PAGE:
A Unique Recurrent Stroke Case due to Bilateral Vertebral Artery Dissection with Familial Hirschsprung Disease

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Vertebral artery (VA) dissection is one major cause of brain infarction in young and middle-aged adults. Risk factors for VA dissection are hypertension, diabetes mellitus, hyperlipidemia, trauma, and genetic factors. A 32-year-old man with familial Hirschsprung disease at the age of 2 presented cerebellar ischemic stroke due to bilateral VA dissections. A stroke recurred within 17 days despite oral dual antiplatelet therapy. Bilateral VA dissections and recurrent dissections are related to genetic mutations associated with connective tissue diseases. A part of familial Hirschsprung disease has genetic factors in common with cerebrovascular disease. There may be a common genetic background between his VA dissection and Hirschsprung disease.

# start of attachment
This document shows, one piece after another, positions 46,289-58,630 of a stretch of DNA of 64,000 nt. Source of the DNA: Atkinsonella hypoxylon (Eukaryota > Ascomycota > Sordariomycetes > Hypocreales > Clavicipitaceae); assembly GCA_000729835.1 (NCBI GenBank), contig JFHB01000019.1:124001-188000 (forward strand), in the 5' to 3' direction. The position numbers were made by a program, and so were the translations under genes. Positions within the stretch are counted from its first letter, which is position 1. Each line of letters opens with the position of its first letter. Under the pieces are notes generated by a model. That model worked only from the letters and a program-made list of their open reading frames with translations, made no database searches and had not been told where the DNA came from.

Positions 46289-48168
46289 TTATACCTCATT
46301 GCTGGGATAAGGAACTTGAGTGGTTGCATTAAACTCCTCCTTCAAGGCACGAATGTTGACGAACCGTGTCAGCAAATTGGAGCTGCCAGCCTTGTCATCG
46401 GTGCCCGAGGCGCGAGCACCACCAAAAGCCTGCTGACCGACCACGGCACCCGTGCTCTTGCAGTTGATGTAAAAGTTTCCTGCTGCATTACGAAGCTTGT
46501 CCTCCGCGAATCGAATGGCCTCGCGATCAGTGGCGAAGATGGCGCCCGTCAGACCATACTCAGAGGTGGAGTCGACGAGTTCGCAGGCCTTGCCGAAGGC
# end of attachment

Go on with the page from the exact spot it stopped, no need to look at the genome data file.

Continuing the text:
Original languageEnglish
JournalJournal of Stroke and Cerebrovascular Diseases
Publication statusPublished - Jan 1 2019



  • Bilateral vertebral arteries
  • Dual antiplatelet therapy
  • Familial Hirschsprung disease
  • Fibromuscular dysplasia
  • Vertebral artery dissection

ASJC Scopus subject areas

  • Surgery
  • Rehabilitation
  • Clinical Neurology
  • Cardiology and Cardiovascular Medicine

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